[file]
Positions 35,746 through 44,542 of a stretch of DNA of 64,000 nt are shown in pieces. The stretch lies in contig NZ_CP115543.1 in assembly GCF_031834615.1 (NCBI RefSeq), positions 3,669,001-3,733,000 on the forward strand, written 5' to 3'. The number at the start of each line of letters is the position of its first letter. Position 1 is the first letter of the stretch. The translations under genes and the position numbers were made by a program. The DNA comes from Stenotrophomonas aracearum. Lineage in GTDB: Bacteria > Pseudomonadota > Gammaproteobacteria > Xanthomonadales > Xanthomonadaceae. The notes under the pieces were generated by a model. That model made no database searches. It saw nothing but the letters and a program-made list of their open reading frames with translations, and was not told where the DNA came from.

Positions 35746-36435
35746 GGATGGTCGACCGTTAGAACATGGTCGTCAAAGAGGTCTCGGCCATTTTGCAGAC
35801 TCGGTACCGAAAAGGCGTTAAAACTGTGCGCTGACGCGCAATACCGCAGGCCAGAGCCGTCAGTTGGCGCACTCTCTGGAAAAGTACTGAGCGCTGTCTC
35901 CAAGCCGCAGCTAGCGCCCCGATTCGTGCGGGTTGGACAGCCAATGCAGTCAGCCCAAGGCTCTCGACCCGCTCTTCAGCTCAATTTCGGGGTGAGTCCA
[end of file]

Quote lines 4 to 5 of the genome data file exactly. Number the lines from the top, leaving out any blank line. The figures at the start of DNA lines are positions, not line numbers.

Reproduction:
35801 TCGGTACCGAAAAGGCGTTAAAACTGTGCGCTGACGCGCAATACCGCAGGCCAGAGCCGTCAGTTGGCGCACTCTCTGGAAAAGTACTGAGCGCTGTCTC
35901 CAAGCCGCAGCTAGCGCCCCGATTCGTGCGGGTTGGACAGCCAATGCAGTCAGCCCAAGGCTCTCGACCCGCTCTTCAGCTCAATTTCGGGGTGAGTCCA